Gavin Williamson named defence secretary after Michael Fallon resignation

Written by Emilio Casalicchio on 2 November 2017 in News
News

Chief whip moved to MoD after Fallon says his conduct had ‘fallen below the high standards that we require of the armed forces’

MoD permanent secretary Stephen Lovegrove (centre) and vice chief of defence staff Gordon Messenger welcome new defence secretary Gavin Williamson to the MoD Photo: MoD

Gavin Williamson was today named as the new Defence Secretary after Michael Fallon quit the government last night.

Fallon was the first scalp of the Westminster sexual harassment scandal after he apologised for touching a journalist’s knee in 2002.

There were rumours Fallon had warned Theresa May fresh allegations about his past could surface.

Williamson had served as chief whip since Theresa May became Prime Minister in July last year.


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He had previously served as David Cameron's parliamentary private secretary for three years, having been elected as MP for South Staffordshire at the 2010 general election.

He has been replaced as chief whip by Julian Smith, another 2010 intake MP who has served as deputy chief whip since after June's general election.

Smith has been replaced by Esther McVey, who served as Employment minister in the coalition government before losing her seat at the 2015 general election.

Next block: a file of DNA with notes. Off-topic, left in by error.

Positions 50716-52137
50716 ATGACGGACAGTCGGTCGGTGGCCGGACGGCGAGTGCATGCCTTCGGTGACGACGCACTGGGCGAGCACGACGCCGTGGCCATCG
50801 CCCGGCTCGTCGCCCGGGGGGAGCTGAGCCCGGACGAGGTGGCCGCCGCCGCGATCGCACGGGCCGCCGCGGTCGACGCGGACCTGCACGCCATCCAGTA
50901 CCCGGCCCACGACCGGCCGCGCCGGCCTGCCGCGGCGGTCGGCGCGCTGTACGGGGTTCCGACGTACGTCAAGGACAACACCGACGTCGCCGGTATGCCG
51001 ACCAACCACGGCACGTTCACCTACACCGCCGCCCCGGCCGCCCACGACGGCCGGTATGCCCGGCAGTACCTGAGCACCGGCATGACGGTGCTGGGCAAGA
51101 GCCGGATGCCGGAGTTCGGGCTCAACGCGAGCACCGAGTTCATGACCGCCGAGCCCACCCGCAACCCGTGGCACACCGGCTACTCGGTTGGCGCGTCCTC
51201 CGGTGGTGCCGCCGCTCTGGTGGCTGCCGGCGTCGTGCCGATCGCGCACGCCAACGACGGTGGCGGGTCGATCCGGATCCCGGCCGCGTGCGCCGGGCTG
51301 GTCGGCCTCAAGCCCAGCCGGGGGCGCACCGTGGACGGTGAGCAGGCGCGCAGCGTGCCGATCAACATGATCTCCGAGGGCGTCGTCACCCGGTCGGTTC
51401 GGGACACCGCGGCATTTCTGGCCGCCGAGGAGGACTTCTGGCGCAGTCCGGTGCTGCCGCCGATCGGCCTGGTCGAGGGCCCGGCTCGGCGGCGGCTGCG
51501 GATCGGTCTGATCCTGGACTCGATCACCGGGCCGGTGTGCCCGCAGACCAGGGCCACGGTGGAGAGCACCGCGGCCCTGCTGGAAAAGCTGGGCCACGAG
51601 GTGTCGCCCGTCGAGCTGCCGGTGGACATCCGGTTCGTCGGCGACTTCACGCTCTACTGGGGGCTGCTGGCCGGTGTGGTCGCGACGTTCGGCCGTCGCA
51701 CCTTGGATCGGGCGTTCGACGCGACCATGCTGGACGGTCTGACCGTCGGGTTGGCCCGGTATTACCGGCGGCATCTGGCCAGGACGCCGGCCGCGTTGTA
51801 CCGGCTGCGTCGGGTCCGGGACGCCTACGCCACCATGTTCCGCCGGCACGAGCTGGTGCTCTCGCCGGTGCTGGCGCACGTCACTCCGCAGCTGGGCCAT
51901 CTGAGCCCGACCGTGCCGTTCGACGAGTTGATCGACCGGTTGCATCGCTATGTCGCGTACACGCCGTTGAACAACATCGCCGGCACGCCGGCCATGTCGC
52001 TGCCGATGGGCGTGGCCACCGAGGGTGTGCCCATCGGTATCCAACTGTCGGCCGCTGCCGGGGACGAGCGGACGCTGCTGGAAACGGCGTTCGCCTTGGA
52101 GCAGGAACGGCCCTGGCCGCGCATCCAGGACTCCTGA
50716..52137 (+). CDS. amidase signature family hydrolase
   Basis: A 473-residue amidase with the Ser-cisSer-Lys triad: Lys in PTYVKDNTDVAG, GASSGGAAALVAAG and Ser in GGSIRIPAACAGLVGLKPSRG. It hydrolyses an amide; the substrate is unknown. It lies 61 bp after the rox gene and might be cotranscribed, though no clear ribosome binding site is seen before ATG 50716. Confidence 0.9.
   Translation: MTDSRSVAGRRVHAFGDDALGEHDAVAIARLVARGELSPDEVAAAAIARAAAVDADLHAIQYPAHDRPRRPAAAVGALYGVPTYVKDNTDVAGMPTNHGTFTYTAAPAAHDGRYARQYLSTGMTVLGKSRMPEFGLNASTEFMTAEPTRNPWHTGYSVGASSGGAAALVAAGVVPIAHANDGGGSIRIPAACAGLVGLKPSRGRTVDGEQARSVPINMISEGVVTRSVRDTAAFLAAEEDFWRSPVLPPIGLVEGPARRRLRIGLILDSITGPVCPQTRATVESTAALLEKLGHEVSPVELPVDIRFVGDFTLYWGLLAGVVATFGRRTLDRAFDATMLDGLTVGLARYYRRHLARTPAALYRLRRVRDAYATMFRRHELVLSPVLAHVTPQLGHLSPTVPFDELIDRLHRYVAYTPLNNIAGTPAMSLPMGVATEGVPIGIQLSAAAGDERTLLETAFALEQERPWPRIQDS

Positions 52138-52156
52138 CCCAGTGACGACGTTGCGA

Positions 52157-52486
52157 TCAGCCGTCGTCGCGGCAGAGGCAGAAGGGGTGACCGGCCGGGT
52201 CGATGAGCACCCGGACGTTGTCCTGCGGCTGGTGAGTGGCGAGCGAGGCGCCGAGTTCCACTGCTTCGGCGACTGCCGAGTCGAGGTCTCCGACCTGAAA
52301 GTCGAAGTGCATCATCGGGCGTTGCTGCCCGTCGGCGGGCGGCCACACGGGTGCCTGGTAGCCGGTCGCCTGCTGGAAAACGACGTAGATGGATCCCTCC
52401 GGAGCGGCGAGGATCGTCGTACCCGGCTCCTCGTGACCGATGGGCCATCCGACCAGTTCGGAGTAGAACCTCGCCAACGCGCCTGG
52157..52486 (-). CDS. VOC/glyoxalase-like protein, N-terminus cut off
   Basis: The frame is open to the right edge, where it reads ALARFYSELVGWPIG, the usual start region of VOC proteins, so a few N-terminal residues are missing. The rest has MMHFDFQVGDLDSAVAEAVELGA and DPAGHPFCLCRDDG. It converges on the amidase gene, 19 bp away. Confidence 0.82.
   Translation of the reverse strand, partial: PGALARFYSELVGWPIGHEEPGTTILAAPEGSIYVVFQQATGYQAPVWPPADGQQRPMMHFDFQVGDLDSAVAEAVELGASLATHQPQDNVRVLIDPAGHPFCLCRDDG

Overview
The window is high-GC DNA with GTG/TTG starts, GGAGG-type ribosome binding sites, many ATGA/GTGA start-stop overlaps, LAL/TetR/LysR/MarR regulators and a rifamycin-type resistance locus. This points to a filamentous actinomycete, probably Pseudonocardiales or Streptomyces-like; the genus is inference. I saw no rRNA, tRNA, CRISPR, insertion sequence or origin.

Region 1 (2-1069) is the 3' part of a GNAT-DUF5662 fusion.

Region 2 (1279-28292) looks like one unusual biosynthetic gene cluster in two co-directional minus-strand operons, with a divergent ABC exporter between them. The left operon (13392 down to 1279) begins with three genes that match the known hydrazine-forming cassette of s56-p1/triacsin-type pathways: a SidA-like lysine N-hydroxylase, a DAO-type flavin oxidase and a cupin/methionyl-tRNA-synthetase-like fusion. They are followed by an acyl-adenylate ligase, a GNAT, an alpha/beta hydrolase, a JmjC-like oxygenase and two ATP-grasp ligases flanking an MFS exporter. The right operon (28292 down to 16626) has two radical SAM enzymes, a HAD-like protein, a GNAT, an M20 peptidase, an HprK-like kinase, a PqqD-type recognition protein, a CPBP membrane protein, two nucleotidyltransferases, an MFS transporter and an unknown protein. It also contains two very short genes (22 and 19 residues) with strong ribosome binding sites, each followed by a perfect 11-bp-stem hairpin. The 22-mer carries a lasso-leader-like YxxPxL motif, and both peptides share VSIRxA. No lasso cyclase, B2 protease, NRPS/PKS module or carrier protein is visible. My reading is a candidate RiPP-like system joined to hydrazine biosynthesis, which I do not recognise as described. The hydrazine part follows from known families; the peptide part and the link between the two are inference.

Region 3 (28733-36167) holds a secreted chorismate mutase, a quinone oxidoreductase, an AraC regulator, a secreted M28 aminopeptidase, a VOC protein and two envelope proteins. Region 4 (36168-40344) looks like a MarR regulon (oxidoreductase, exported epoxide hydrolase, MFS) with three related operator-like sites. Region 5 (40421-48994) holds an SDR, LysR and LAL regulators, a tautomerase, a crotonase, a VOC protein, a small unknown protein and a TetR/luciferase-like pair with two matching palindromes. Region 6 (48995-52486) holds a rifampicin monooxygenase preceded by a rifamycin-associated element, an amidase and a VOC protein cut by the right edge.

She returned to Parliament at the snap election earlier this year after being selected to represent George Osborne's former seat of Tatton.

Today's mini-reshuffle came as the Scottish Conservative leader Ruth Davidson warned the “dam has broken” and it is time to clean up politics in the wake of the Westminster sex abuse scandal.

Speaking after the shock resignation of the defence secretary, the Scottish Conservatives leader said the “boys’ locker room culture” in politics had to stop. 

As he quit his Cabinet post last night Fallon told the prime minister his conduct had “fallen below the high standards that we require of the armed forces”.

Later he told the BBC: “The culture has changed over the years, what might have been acceptable 15, 10 years ago is clearly not acceptable now.

"Parliament now has to look at itself and the prime minister has made very clear that conduct needs to be improved and we need to protect the staff of Westminster against any particular allegations of harassment."

In her letter to the Sevenoaks MP, the Prime Minister paid tribute to his "long and impressive ministerial career.”

Questions still remain about the past conduct of ministers Damian Green and Mark Garnier – both of whom are being investigated by the Cabinet Office for claims of inappropriate behaviour.

About the author

Emilio Casalicchio is chief reporter for CSW's sister site PoliticsHome, where a version of this story first appeared.

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